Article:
My Christmas stockings have followed me around the world. No matter what teaching post I have held overseas, Mom always mails mine early so that I am able to adhere to our family's Christmas Day tradition of opening stockings before breakfast. I consider the opening of my Christmas stocking a sacred tradition. Never would I open it before Christmas, and never would I do so in the presence of others. But I've learned that breaking a tradition can sometimes be just as meaningful as keeping one.
My first overseas teaching post was at the YWCA in Kyoto, Japan. Aside from teaching English classes, I assisted the staff with programs. This included all the holiday events crowded into December. The ladies' Christmas luncheon required the most preparation on my part.
I had been invited to be the guest speaker and introduce American Christmas customs to the guests. Most of the women attending were not Christians, nor were they familiar with even the most common Yuletide traditions of my country. With this in mind, I began planning my 20-minute presentation.
A few days before the luncheon, my first overseas Christmas stocking from Mom arrived. It was beautifully made from old quilt pieces sewn together by a local seamstress she had commissioned just for this occasion. The goodies inside threatened to burst the seams, and I anticipated the coming of Christmas morning when I'd finally be able to see what wonderful things Mom had stuffed inside.
It logically followed that my Christmas stocking make an appearance in the YWCA program. Seeing such a traditional American holiday item was bound to impress the Japanese ladies, and having a genuine one to show would make my presentation all the more memorable.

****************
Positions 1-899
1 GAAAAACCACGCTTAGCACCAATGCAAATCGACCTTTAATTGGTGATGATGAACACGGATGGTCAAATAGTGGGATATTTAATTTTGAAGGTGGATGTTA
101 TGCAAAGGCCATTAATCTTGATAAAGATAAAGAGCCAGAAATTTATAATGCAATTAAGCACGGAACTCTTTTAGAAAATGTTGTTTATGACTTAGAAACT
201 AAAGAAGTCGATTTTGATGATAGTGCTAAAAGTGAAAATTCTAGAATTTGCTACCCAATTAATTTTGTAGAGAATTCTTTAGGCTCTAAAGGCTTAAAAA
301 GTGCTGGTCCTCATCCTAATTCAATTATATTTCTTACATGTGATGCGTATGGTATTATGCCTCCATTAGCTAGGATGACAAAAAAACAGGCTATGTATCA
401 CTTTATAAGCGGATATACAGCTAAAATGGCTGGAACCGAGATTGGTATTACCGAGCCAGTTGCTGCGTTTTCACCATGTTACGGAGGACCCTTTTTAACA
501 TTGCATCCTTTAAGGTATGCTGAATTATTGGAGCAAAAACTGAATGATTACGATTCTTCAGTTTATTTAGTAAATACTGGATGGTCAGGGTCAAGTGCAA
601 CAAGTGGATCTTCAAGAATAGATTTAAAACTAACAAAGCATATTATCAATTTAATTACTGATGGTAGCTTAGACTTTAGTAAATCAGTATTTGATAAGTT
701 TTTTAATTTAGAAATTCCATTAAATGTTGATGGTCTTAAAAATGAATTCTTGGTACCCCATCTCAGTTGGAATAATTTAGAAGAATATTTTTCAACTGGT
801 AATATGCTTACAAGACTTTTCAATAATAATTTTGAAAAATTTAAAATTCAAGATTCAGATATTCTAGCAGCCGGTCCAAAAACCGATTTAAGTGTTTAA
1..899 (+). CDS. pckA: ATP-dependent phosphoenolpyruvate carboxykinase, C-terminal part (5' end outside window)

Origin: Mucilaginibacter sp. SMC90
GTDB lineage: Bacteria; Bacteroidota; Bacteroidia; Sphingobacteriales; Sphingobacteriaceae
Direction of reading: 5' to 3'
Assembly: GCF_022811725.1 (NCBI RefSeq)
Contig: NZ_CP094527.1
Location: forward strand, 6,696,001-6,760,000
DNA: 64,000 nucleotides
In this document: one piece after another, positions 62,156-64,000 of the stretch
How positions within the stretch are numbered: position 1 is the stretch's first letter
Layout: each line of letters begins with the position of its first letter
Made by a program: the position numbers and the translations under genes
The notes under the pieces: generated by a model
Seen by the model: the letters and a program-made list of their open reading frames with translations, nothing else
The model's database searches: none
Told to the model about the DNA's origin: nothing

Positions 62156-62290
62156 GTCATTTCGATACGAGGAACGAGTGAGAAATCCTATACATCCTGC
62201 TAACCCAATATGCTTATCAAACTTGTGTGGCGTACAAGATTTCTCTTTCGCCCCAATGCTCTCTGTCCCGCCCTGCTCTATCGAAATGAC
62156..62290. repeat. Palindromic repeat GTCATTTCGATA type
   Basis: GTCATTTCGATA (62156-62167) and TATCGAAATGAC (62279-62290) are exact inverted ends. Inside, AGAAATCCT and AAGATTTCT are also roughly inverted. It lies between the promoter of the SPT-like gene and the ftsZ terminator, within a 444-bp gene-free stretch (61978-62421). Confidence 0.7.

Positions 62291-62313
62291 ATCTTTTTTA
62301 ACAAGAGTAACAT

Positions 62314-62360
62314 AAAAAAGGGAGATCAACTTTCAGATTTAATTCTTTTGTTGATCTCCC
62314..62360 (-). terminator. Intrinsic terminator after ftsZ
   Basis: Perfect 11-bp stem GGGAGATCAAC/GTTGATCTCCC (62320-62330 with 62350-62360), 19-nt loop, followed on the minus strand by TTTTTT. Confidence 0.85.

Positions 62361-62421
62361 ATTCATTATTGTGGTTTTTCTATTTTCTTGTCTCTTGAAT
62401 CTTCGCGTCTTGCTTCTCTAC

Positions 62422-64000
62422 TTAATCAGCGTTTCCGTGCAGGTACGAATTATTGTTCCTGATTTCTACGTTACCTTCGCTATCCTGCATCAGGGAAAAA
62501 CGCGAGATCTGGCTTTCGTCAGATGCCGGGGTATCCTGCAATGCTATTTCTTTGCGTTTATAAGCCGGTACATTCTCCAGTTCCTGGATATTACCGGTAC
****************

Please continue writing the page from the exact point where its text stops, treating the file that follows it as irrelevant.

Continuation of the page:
On the day of the luncheon, more than 100 YWCA members filled the small hall. After a light meal, I was introduced to begin the program. One by one, I brought out holiday items to show the women seated around me. When I sensed everyone was at an emotional high, I dramatically pulled out my Christmas stocking.
The reaction was just as I had hoped. Delighted exclamations filled the room. Everyone was taken by the beauty and uniqueness of the Christmas stocking my mother had sent from America. But what fascinated them the most was my explanation of stuffing the stocking and then opening it on Christmas morning.
When my program ended, I thanked the ladies for their invitation, wished them a Merry Christmas, and sat down. A strange silence followed. No one clapped. No one spoke. No one moved. People were obviously waiting for something, but what?
Kawabata-san, the YWCA director, quickly approached the platform. "Connie did a wonderful program for us today," she announced. "I think we all learned many things, but maybe now she will show us what is in the Christmas sock?" Kawabata-san smiled. The ladies brightened. I panicked.
My reluctance signaled one of the Americans in the group to come to my rescue. She proposed I leave the room, allow her to open my stocking for everyone to see, then give her time to repack it again before I returned. Brilliant!
Kawabata-san escorted me out of the room where I stood by the door, awaiting permission to rejoin the group. Inside, I heard comments arise as my stocking's contents were revealed.
"What a good mother!"
When I reentered the room, I was relieved to see my stocking was exactly as I had left it, but I noticed a change in the ladies now facing me. They realized that the overstuffed stocking was not what made this custom so significant. All those knickknacks inside did not warrant much attention. It was the love that went into the preparation of the stocking that made the tradition so meaningful, and it was this understanding which had been passed on to them that day.
My stocking hasn't made another public appearance, but if my students here in China were to ask me to share with them its contents, I'd do so without hesitation. My Christmas traditions are very important to me, but some traditions, I now know, can be just as meaningful when they're broken as when they're kept.